From Yi county, Hebei province, northern
Liao dynasty (AD 907-1125)
A disciple of the Buddha
This figure was made in the Liao dynasty, following the sculptural traditions developed in the Tang dynasty (AD 618-906). It was found with seven others, in a cave in Yi county, Hebei province, northern China. All but one are now in Western museums.
A luohan (Sanskrit: arhat) was a disciple of the Buddha. The luohans had magical powers and could stay alive indefinitely to preserve the Buddha's teachings. In China, they were often shown in groups of sixteen.
Sets of luohan figures were placed along the side walls of a temple's entrance, or in groups of pairs on either side of the main Buddha figure. To show respect for the humanity and compassion in their teachings, they were often made to look like particular individuals, with strongly characterized features. This example, with his calm, serious face, represents the aspiration of the educated man to attain enlightenment.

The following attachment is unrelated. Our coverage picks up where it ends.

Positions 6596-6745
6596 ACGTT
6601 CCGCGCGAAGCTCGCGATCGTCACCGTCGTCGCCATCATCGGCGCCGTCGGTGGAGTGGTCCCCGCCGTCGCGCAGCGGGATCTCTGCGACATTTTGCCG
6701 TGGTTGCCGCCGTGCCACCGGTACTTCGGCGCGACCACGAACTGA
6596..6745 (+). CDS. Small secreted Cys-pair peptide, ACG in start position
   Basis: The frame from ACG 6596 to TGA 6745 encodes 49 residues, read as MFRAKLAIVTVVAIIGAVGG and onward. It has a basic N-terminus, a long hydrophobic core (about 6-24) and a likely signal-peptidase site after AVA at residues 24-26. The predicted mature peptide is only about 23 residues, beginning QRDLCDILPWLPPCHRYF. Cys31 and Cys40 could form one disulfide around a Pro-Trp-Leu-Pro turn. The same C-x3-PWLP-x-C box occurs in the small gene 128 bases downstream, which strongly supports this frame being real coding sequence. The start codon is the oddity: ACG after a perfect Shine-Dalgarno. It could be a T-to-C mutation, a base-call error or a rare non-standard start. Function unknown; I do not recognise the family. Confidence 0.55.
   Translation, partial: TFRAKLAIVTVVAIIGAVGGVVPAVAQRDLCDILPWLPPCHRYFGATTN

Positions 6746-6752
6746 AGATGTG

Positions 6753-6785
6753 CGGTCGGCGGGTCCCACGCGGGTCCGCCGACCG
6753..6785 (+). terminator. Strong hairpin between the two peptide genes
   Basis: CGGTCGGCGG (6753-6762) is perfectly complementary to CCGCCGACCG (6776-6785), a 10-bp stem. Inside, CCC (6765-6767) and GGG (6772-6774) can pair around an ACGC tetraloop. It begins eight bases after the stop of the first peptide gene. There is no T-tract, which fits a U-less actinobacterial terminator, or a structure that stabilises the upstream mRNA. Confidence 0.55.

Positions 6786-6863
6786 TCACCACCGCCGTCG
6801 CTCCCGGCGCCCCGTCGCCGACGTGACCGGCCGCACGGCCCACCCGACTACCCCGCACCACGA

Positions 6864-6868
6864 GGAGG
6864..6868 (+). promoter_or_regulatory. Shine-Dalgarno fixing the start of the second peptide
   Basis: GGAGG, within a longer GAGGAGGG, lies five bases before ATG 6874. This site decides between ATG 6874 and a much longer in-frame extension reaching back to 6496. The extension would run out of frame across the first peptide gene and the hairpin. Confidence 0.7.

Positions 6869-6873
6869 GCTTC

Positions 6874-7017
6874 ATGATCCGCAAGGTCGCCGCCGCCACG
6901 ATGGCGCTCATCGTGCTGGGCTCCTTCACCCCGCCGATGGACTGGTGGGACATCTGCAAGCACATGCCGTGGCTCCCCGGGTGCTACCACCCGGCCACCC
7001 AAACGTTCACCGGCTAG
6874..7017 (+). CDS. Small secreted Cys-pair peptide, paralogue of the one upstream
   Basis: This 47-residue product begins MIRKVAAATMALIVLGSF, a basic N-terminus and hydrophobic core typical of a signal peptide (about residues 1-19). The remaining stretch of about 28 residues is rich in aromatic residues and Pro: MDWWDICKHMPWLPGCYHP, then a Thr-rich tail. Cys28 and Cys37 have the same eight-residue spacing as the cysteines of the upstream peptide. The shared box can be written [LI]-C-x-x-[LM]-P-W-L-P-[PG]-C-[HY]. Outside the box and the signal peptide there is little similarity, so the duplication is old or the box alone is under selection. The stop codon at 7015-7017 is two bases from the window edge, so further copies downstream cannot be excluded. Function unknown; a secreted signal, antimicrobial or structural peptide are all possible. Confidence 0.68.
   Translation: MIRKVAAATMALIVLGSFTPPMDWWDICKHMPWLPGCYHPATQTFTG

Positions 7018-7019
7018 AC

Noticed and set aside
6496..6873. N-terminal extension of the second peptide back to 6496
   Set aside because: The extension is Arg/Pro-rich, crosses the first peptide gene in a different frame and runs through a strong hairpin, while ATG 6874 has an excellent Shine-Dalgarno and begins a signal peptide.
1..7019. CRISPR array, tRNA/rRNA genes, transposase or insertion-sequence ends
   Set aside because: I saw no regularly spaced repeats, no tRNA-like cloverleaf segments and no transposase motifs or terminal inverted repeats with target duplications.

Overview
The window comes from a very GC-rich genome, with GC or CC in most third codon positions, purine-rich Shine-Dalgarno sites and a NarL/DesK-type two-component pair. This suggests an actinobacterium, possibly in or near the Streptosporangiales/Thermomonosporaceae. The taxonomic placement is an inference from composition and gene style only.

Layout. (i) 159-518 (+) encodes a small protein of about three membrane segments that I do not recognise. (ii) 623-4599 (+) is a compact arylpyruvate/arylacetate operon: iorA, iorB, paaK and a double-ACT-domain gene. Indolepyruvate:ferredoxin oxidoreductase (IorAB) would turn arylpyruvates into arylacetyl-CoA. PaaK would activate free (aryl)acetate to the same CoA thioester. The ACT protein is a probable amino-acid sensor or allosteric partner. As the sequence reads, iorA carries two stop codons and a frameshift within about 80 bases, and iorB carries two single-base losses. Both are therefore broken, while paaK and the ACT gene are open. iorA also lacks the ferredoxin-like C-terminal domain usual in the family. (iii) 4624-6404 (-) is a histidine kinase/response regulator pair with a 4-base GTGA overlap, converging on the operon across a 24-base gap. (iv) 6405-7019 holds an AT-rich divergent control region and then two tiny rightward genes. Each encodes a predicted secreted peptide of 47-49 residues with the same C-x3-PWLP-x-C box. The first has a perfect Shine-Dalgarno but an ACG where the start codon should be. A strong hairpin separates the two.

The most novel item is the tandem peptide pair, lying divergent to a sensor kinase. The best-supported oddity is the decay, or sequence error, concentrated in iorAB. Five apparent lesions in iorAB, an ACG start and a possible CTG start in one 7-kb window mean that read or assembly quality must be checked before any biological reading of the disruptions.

The figure is glazed in colours of the sancai (three-colour) palette of the Tang dynasty. The banding on the yellow robe represents the patchwork worn by monks as a sign of humility.
S.J. Vainker, Chinese pottery and porcelain, (London, The British Museum Press, 1991)
J. Rawson (ed.), The British Museum book of Chi (London, The British Museum Press, 1992)